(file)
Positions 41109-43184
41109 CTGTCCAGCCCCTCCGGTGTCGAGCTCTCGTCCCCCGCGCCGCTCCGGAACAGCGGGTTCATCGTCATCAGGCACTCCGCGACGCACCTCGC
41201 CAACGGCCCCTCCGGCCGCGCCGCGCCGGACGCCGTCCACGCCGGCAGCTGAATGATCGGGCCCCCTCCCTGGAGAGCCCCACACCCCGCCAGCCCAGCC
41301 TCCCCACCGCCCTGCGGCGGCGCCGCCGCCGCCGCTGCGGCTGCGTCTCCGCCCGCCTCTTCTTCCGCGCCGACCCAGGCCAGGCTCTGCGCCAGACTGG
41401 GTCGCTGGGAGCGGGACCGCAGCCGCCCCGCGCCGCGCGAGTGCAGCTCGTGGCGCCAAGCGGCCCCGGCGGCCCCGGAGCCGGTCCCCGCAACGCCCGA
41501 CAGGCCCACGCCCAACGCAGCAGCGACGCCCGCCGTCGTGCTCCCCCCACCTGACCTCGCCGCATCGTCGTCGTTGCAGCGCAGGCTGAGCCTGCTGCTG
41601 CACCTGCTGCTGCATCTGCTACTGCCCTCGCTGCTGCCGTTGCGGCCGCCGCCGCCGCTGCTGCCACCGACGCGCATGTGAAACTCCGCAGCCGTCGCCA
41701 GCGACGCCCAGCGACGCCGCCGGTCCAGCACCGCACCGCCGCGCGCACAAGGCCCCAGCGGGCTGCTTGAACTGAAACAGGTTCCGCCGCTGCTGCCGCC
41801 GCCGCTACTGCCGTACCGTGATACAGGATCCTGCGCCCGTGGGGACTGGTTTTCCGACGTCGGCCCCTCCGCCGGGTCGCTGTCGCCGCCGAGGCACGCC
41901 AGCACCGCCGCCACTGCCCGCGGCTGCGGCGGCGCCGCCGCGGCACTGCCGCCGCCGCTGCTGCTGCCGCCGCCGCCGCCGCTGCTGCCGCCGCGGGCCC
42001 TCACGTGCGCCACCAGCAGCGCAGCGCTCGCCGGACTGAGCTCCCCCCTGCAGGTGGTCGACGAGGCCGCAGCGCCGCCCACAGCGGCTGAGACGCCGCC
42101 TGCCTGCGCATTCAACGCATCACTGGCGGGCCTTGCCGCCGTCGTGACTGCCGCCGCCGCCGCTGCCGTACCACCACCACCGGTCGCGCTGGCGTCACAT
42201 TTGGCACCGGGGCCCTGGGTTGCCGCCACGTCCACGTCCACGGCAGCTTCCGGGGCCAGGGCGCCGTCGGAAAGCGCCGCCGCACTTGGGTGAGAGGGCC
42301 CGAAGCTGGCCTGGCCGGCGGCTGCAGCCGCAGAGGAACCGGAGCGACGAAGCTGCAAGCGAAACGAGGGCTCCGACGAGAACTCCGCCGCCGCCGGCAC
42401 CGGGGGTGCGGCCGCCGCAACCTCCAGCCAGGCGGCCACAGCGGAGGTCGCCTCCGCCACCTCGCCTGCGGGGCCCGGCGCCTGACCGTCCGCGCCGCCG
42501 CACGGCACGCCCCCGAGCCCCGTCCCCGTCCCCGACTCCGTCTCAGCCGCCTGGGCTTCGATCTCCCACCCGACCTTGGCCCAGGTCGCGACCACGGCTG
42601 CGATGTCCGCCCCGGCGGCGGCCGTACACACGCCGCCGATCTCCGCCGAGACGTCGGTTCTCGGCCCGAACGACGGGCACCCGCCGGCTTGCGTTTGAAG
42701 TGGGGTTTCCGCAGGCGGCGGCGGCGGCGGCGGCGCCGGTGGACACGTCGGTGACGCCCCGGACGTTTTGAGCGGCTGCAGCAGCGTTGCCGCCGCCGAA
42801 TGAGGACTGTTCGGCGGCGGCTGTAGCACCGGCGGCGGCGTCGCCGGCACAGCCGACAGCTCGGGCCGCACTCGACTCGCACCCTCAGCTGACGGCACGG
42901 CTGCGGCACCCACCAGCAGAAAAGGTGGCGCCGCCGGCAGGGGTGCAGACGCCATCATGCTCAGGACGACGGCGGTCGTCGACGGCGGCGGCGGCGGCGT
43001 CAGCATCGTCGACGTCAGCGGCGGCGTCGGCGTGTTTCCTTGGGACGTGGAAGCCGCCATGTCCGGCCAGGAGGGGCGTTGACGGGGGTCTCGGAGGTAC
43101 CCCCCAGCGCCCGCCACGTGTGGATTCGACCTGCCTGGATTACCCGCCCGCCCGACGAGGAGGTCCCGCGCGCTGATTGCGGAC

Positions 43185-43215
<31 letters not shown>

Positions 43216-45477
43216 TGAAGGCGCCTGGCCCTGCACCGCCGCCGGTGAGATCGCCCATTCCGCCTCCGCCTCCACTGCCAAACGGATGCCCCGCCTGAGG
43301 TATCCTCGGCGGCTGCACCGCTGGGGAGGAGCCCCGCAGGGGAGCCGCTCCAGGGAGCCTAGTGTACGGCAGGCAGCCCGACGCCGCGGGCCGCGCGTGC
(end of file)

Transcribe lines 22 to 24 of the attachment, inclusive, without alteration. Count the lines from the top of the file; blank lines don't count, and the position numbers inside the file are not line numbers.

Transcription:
43101 CCCCCAGCGCCCGCCACGTGTGGATTCGACCTGCCTGGATTACCCGCCCGCCCGACGAGGAGGTCCCGCGCGCTGATTGCGGAC

Positions 43185-43215
<31 letters not shown>